What’s in a name? The story behind our new logo
Did you notice our business went through some changes this year?
We’ve changed our logo and retail store names, with the customer in mind. If you wondered why, I’d like to share.
First, a little background about our farm.
Our farm has been in the family for 152 years, since 1864. For most of that time, our ancestors operated a self-sustaining farm with many different animals and crops. It wasn’t until the 1950s that the farm started specializing in dairy.
In 1975, Jay and Jeanne Hansen began raising their four sons, Brent, Brad, Blair, and Blake, and their daughter, Lynn, on the farm. As the children grew up, Mom and Dad encouraged them to explore other paths besides working on the home farm. They never wanted them to feel like working on the farm had to be their lot in life. Career options among the siblings included cow hoof trimming, teaching, and yes, even managing cows on other dairy farms.
But in 2000, Jay and Jeanne began to discuss the idea of retirement. The days get long and the bodies get tired. If no one was going to carry on the dairy tradition, the cows could be sold.
But the sons didn’t want to see that happen. The idea of opening an on-farm creamery was tossed around to add value to the milk; if successful, the family could capture more of their hard-earned profits, instead of shipping it off to the middlemen in the dairy supply chain. They could also support the five families on nearly the same number of cows. Hansen’s Farm Fresh Dairy was born.
The creamery opened in February 2004. Jay and Jeanne mortgaged their retirement on this venture, and each brother had his own responsibilities to make it go. Blake, my husband and the youngest brother, would care for the dairy cow herd; Blair would manage the cropland and livestock nutrition; Brad would operate the creamery; and Brent would deliver the products to area grocery stores, eateries and care facilities.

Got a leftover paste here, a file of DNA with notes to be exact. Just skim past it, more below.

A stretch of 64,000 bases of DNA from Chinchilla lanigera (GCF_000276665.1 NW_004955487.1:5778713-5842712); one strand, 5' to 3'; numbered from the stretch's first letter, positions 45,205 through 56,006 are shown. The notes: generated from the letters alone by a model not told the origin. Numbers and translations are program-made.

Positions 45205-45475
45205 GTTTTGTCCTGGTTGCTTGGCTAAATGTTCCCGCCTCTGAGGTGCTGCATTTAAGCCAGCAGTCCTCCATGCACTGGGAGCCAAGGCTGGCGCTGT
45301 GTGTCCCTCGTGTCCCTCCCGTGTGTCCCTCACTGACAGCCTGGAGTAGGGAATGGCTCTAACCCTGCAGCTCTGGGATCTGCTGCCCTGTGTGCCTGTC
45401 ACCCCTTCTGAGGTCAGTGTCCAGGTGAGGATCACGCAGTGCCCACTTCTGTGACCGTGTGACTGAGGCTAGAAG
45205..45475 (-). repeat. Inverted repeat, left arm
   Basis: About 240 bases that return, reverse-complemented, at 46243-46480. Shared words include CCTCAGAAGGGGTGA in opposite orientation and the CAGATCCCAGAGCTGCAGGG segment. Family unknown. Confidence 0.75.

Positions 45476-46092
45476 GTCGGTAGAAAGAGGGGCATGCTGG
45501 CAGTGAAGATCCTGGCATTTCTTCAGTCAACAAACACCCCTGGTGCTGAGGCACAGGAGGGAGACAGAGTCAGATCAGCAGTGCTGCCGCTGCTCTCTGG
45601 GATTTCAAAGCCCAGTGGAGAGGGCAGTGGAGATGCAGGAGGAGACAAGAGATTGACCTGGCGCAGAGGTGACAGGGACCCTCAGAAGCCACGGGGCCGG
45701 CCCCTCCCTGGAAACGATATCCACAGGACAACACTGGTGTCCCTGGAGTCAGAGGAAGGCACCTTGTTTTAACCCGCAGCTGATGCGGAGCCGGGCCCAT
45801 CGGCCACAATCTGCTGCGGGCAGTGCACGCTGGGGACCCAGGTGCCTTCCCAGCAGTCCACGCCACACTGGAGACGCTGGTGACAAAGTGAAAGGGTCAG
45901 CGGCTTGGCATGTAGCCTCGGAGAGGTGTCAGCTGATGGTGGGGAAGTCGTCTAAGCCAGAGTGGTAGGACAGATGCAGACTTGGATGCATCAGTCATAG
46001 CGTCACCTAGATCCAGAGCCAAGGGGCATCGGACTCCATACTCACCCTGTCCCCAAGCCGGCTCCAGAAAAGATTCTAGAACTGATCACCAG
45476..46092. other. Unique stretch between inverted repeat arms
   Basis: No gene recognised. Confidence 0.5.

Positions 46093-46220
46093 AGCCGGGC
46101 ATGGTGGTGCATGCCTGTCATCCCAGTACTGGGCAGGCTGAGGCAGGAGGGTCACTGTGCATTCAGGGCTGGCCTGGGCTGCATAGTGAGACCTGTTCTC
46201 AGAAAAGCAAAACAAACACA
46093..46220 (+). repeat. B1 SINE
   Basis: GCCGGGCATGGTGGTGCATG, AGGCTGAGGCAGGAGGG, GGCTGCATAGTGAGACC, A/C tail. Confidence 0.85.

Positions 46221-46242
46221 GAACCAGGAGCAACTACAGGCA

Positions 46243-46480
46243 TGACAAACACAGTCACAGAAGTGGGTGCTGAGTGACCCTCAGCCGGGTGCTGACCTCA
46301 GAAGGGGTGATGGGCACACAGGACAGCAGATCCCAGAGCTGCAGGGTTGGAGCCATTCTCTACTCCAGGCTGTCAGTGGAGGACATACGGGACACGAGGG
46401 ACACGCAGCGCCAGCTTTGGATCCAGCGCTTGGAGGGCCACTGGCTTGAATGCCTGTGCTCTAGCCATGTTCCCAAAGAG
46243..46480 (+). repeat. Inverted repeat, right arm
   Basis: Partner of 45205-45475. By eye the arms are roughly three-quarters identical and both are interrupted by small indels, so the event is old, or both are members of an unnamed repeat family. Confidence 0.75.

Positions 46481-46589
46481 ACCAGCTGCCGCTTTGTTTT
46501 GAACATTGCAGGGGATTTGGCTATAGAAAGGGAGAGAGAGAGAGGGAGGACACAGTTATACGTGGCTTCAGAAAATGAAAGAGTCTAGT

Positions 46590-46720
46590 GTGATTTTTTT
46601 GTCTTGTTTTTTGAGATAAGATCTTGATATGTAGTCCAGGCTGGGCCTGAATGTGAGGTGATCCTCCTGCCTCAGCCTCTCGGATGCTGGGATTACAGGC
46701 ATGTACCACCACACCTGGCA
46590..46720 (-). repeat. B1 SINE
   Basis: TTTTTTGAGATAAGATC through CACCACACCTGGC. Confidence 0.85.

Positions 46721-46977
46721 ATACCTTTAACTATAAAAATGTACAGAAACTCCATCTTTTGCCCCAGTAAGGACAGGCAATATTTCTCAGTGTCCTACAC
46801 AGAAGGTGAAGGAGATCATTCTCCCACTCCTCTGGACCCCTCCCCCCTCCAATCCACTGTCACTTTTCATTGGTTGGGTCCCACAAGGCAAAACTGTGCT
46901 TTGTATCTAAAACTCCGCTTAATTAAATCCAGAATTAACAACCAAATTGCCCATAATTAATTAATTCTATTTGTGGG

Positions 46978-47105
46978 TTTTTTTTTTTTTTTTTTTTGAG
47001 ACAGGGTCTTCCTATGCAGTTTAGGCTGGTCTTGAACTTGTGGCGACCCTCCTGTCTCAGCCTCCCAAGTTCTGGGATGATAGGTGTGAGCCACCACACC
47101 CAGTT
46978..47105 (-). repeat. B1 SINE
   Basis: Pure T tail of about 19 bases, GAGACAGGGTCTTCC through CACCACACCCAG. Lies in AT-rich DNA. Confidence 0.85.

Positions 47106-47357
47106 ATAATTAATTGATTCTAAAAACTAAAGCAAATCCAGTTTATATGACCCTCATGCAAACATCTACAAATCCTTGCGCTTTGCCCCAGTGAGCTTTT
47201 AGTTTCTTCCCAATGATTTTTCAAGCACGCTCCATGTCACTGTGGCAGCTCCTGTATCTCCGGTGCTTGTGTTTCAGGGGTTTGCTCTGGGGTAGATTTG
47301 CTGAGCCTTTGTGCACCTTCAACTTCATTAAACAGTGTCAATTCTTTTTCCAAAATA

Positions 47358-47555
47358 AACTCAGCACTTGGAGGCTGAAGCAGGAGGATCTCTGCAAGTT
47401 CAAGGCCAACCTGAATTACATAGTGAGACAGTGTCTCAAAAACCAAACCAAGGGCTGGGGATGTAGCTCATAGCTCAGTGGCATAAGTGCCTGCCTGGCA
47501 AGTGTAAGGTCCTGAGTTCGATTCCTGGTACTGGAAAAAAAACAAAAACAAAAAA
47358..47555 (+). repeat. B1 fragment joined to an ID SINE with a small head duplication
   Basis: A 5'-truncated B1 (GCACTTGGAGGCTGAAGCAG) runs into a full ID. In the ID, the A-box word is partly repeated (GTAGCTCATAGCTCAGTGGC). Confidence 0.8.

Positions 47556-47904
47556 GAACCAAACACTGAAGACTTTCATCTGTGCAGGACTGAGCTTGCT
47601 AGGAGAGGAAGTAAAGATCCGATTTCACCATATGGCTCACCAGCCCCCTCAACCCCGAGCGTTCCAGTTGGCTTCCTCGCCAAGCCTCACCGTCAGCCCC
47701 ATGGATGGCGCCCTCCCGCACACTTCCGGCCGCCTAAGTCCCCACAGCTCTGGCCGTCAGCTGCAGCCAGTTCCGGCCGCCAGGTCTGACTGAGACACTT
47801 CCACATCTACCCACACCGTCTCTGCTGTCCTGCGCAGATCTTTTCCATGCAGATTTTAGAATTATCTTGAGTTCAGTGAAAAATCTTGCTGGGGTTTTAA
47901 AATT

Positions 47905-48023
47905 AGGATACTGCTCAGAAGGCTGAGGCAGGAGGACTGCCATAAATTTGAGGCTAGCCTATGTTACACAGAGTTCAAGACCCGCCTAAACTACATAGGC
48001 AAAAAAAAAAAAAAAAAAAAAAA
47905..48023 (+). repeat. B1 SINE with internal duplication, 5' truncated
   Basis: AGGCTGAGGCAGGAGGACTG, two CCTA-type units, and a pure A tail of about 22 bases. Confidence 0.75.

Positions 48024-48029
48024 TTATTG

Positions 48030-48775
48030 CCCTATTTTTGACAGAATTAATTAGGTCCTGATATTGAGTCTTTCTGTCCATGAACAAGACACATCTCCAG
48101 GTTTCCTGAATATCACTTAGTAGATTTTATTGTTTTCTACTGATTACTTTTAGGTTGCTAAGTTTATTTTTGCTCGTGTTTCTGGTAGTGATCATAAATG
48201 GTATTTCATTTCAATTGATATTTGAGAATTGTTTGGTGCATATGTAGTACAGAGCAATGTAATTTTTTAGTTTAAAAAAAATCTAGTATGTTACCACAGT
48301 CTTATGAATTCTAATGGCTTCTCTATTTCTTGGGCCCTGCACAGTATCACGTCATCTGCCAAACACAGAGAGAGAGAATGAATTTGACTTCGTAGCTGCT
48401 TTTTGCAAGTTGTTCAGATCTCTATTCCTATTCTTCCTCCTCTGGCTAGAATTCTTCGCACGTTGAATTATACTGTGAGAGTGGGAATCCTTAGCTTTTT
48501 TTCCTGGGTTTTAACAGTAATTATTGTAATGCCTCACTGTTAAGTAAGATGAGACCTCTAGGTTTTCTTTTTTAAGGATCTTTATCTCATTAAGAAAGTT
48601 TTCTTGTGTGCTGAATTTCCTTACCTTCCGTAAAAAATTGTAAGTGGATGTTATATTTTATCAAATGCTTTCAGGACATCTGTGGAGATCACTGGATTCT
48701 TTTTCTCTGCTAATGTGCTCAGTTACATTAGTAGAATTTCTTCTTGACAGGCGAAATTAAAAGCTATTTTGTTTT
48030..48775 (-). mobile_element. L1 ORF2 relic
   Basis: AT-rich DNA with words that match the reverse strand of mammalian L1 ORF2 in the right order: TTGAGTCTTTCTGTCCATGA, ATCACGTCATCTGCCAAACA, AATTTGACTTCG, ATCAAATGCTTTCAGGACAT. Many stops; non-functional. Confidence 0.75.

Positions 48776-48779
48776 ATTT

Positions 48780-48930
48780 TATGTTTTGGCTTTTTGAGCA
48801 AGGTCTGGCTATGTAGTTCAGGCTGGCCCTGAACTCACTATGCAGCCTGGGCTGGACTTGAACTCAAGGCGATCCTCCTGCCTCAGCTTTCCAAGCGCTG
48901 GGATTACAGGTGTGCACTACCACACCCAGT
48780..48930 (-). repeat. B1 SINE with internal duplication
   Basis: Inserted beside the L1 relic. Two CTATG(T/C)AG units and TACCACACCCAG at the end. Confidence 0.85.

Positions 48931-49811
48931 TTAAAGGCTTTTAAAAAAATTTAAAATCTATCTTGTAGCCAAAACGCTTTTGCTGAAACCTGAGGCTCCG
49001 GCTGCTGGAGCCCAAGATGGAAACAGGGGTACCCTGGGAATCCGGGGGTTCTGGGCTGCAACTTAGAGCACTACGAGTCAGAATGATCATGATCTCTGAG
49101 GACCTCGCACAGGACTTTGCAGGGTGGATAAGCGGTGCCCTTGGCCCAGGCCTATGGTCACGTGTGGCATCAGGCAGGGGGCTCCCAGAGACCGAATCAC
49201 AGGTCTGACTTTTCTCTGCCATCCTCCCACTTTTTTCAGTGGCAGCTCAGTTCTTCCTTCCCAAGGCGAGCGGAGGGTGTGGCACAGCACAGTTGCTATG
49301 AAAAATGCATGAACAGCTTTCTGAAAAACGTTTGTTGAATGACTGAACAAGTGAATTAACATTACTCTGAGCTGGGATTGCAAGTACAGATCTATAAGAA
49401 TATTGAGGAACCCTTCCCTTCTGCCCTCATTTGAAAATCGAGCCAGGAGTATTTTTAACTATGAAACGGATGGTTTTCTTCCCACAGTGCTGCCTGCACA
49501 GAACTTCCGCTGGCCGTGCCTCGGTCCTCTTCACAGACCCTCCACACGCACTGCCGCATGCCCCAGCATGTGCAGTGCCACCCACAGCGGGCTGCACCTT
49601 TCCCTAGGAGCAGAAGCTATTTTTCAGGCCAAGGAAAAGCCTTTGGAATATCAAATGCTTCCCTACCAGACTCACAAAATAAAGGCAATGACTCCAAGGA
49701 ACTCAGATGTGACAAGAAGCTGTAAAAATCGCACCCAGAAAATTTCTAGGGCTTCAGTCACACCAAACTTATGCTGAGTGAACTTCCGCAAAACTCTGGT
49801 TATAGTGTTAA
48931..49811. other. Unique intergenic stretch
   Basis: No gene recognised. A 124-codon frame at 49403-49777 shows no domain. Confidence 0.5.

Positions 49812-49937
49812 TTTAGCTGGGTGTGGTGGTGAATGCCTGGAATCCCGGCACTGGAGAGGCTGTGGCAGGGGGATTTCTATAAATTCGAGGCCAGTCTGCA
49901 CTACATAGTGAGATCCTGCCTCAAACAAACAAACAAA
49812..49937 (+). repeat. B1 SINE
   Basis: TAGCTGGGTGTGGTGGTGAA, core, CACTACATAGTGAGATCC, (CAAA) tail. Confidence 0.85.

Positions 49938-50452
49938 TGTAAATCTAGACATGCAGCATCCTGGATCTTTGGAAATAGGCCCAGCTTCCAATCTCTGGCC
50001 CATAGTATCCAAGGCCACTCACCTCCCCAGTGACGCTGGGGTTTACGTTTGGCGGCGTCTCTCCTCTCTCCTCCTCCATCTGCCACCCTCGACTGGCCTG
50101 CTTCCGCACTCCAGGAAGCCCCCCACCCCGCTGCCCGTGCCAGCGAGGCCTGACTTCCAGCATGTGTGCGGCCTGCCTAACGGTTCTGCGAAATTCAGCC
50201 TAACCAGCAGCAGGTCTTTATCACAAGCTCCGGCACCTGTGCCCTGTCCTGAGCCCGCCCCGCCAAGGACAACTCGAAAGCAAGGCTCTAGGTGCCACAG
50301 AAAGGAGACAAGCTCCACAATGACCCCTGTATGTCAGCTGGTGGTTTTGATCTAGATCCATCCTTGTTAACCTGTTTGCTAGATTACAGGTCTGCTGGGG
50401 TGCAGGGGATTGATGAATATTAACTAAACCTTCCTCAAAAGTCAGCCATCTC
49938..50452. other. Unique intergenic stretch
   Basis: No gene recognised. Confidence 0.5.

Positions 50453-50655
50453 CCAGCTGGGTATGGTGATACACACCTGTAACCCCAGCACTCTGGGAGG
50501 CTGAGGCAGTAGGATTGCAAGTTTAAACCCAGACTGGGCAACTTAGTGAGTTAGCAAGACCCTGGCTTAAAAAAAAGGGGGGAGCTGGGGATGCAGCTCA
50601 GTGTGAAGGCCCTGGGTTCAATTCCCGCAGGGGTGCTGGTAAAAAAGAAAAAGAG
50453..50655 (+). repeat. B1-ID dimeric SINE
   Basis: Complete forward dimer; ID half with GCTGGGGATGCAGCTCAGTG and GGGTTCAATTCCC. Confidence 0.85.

In 2006, the family decided to open their first retail store: Moo Roo in Waterloo. The logo had always been a kangaroo, as Blake loved the marsupials he saw on a trip to Australia and wanted to have them as pets. With several wallabies (miniature kangaroos) on the farm, it was an obvious choice for a product logo that would stand out on the shelf. The new store name reflected the combination of cows and kangaroos on our farm.
With the success of that store, we thought another store in Cedar Falls would open more eyes to our local product. However, Moo Roo had a hard-dip ice cream parlor, in addition to selling our products and other local goods. The Cedar Falls store was thought to be sort of temporary, a place to sell surplus milk that we had due to our milk staying at a fixed price while other dairy prices were on the rise. We hoped consumers would try our milk for the price and be hooked on the taste and local aspect. So, our Cedar Falls store was named Hansen’s Farm Fresh Dairy Outlet so people would know it was not exactly the same footprint as the Waterloo store.